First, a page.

How are you currently involved with the department? Are there any ways that you would like to be more involved?

 I still have a few friends who are from Taiwan that are currently in the department. I am involved by attending the design show every year and supporting graduating talents through being available to answer questions about the field and hiring them as collaborators. I’d love to do more with current students through teaching and sharing my experience, especially with the international students about O1 visa application and life in the US.

Have you worked with any NYU alumni or current students? How did that work out?

I have worked with many alumni and had wonderful experiences. Honestly, some “NYU gang” productions have been my favorite collaborations that I had in my career. Many thanks to Kimie Nishikawa ‘15 and Vita Tzykun ‘05 for hiring me on regional theater projects; they are both role models as a female/immigrant designer working in the industry. I also get to collaborate with the current students (now alums) in the school production Beaux Strat with Keegan Butler ‘19 and Barbara Erin Delo ’19. I have worked on many theater productions with my own classmates Oona Curly ‘16 and Andy Jean ‘16, and Adrienne Carlile ’16, who is now an art director, has hooked me up with jobs in TV shows. I’m very grateful that we have such strong family and community.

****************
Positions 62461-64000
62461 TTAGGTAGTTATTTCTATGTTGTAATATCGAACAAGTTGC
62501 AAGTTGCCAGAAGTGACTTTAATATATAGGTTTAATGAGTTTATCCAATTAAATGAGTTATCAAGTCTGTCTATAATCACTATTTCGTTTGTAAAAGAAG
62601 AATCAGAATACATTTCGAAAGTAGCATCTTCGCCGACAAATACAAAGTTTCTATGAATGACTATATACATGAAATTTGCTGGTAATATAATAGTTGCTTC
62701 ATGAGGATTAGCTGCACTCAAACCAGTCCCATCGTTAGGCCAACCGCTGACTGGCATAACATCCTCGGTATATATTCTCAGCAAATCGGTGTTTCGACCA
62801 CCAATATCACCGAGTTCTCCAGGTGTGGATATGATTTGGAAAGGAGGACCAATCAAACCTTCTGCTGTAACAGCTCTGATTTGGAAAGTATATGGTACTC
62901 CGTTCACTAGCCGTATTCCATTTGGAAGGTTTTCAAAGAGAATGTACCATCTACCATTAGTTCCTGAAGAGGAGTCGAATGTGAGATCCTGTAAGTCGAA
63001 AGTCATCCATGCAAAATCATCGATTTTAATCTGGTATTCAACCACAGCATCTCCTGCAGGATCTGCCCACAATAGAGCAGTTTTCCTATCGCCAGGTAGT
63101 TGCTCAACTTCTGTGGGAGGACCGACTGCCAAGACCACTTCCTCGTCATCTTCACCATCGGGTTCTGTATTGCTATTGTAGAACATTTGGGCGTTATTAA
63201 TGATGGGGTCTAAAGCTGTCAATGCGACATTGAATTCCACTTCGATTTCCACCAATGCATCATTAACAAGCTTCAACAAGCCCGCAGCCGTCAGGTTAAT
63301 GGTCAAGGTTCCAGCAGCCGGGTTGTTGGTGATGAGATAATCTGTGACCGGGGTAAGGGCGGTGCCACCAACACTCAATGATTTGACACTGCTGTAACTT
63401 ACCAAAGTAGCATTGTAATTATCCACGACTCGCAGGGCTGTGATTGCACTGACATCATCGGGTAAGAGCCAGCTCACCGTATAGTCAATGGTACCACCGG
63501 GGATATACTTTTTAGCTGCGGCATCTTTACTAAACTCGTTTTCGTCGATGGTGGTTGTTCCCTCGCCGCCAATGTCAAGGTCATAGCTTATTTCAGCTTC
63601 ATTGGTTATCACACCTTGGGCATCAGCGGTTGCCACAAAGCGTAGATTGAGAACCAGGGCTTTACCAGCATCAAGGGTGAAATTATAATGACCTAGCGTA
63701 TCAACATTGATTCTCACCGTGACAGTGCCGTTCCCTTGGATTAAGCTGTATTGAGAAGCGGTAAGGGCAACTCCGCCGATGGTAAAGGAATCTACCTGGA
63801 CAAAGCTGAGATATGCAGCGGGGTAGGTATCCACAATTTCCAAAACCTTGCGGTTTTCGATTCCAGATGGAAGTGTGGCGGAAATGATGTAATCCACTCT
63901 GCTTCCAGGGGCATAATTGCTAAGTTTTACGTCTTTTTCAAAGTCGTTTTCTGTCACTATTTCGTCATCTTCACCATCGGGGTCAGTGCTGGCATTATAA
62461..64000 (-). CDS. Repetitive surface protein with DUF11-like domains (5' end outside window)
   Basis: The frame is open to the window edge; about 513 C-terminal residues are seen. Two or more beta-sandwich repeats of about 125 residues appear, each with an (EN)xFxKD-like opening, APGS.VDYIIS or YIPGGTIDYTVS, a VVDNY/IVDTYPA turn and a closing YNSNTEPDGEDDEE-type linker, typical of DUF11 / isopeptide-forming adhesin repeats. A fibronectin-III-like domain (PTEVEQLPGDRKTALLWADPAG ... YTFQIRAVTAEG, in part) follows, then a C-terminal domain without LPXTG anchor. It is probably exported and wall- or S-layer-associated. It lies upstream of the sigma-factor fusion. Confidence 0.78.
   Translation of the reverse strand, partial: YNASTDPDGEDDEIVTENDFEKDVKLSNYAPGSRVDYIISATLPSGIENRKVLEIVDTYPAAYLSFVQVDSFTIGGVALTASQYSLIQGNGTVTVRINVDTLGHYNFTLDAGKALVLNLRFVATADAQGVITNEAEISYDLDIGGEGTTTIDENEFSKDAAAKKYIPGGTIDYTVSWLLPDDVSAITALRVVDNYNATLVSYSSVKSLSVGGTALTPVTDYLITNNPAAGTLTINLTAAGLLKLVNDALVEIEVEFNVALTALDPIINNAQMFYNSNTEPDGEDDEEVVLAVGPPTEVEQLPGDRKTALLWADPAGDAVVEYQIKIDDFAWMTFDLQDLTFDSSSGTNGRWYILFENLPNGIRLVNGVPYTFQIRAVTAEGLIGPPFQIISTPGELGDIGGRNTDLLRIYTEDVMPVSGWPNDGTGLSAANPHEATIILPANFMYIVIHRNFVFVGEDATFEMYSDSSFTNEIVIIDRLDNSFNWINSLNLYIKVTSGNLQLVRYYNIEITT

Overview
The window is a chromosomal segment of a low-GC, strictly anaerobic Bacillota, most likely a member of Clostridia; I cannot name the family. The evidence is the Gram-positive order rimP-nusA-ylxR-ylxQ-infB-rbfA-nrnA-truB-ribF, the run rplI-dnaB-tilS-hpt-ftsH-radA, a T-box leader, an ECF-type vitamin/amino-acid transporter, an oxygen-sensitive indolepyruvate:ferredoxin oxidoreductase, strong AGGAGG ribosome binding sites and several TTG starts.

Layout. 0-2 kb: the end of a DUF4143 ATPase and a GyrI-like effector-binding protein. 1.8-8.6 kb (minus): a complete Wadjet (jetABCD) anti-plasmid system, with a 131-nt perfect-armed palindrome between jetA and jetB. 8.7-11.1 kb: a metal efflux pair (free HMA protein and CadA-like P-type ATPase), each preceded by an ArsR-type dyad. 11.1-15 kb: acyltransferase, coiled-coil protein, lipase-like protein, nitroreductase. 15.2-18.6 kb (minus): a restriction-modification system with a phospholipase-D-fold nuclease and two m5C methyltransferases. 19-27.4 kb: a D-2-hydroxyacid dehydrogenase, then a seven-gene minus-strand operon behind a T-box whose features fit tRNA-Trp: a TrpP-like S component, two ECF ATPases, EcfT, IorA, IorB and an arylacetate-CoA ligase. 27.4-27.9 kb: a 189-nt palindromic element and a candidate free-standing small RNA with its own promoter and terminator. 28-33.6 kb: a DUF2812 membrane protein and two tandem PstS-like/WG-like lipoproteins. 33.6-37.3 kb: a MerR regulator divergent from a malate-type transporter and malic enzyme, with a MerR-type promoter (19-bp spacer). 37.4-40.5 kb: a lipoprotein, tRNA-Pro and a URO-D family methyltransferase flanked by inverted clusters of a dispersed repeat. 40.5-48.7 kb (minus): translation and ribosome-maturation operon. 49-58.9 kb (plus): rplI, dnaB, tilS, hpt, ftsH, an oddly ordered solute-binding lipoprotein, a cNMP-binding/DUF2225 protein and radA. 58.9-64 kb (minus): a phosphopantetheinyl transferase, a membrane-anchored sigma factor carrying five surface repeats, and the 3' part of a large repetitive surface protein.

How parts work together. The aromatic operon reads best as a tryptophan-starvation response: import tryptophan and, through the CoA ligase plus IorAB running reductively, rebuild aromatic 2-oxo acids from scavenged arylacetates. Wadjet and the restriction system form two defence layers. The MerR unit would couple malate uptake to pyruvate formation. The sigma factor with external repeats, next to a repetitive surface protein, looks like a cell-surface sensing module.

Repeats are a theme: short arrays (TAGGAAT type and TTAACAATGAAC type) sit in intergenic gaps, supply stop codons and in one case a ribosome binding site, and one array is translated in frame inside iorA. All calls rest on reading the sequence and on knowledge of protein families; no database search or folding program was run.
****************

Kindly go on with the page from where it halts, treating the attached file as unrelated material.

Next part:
Do you have an anecdote that you think current students and faculty would find amusing or learn from?

My birthday is in December and is always the week before final presentation. I would spend the whole night in the studio, working with everyone, on my birthday. One of my classmates is real sweet and they took out a bottle of whisky and played The Black Eyed Peas’ “I Gotta Feeling” right at midnight. And after the song and a glass, we would go back to work. I would say sometimes all you need is a little whiskey before the finals.

Trace your entry into your fields from graduate school to your current pursuits.